The Library has approximately 4,000 titles in its Indigenous Resources Collection. This includes materials for children and adult and in different formats. The collection is added to and updated on a regular basis. Keep checking in.
This is a guide to Indigenous-related materials held by the City of Winnipeg Archives. Topics:
• Urban Indigenous Population
• Settler Colonialism
• Building Relationships
• Indian Residential Schools
• The Aqueduct, Shoal Lake, and Winnipeg
• Family History
• Indigenous Achievement
• Researcher Services
Created by The Royal Canadian Geographical Society in conjunction with Inuit Tapiriit Kanatami, the Assembly of First Nations, the Métis National Council, the National Centre for Truth and Reconciliation and Indspire.
Contains 21 free ebooks - some focused on topics such as Contact, residential schools and the Indian Act, and others on capacity-building for First Nations communities in the area of education.
"The Assembly of First Nations has developed the It's Our Time First Nations Tool Kit as the basis of a comprehensive strategy to reach out to First Nations students, teachers, schools, communities and the Canadian public at large. The resource is designed to bring together First Nations and non-First Nations people and foster a spirit of cooperation, understanding, and action."
"Indigenous Canada is a Massive Open Online Course (MOOC) that explores Indigenous histories and contemporary issues in Canada.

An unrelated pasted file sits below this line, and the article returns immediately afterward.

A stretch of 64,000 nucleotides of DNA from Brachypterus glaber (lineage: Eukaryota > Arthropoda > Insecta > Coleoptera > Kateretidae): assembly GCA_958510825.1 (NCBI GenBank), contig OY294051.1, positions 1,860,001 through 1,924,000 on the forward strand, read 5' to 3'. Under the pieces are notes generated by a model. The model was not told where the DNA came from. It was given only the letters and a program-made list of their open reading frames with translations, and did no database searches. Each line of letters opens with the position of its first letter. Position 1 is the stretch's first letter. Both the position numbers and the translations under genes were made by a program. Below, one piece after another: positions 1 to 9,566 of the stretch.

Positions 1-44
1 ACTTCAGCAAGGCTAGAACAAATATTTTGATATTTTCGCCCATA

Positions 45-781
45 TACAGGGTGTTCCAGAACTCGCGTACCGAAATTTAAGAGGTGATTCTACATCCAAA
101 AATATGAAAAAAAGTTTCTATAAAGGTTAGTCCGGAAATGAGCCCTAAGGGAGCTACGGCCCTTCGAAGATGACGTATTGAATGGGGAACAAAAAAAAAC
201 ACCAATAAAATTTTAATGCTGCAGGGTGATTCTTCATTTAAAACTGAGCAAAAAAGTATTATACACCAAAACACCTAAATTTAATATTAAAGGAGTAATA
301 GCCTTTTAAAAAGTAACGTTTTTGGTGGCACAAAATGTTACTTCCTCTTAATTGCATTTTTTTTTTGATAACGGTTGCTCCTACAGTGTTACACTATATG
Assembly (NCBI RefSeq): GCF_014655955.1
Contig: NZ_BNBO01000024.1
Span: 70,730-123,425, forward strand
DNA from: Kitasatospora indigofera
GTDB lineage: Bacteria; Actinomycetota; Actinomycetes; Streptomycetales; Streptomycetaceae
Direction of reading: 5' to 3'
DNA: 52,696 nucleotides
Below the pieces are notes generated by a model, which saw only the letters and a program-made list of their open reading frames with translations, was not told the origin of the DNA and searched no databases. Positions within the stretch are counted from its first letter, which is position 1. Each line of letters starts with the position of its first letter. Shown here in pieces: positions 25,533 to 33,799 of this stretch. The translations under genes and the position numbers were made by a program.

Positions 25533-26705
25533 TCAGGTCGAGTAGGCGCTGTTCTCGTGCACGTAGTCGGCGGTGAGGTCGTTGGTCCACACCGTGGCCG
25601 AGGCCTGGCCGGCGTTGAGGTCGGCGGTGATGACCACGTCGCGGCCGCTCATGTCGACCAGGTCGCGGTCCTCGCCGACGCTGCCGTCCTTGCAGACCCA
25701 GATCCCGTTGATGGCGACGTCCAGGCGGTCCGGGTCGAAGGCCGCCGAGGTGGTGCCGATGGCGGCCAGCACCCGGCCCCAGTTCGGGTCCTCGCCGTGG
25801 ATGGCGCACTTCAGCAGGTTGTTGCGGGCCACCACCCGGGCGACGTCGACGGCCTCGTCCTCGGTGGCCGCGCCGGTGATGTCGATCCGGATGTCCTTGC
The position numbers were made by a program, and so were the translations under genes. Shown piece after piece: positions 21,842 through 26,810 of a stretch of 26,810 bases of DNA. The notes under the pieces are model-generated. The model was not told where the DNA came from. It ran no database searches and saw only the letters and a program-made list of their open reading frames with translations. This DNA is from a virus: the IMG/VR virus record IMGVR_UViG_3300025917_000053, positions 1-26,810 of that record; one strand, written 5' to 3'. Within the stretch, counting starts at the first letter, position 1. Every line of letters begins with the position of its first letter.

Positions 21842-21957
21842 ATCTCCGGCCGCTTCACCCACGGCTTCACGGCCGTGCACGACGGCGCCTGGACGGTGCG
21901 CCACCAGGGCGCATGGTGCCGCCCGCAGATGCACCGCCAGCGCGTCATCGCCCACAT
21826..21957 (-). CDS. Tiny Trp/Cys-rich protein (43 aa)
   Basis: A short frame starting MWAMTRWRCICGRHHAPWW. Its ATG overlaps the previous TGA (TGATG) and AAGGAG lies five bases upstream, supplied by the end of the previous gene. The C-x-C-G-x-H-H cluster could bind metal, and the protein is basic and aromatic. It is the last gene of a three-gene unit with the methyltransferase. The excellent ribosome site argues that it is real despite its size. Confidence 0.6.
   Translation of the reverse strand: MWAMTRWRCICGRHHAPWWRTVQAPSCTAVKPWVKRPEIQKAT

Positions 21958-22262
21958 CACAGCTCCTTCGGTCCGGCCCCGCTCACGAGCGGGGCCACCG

From an Indigenous perspective, this course explores key issues facing Indigenous peoples today from a historical and critical perspective highlighting national and local Indigenous-settler relations.
Indigenous Canada is for students from faculties outside the Faculty of Native Studies with an interest in acquiring a basic familiarity with Aboriginal/non-Aboriginal relationships."
Produced by the University of Saskatchewan Libraries, this site is an excellent place to begin researching many topics related to First Nations, Métis and Inuit peoples in Canada, as well as other Indigenous groups. Topics include Land Claims, Language, Decolonization and Science and Technology - to name just a few. The portal provides access to records for books, articles, theses, documents, photographs, archival resources, maps and more. Many of the records contain links to the full-text of the material catalogued.
The IUS at the University of Winnipeg is an academic and applied research centre that focuses on "examines inner city, environmental, Aboriginal and community development issues." This links takes you to the Indigenous peoples-related reports and papers they have digitized.
From canadiana.org, the Aboriginal Studies Collection features "900 titles relating to Canada’s early First Nations Peoples was published from 1558 to 1900 in a variety of countries (Canada, Germany, Switzerland, United Kingdom, United States) and in a variety of languages (e.g. Micmac, Iroquois, Mohawk, Chipewyan, Nootka, Chinook, Ojibwa). Here you will find writings on: customs, folklore, spirituality, history, languages, treaties, battles, biographies, relations with the government, cultural assimilation, education, etc."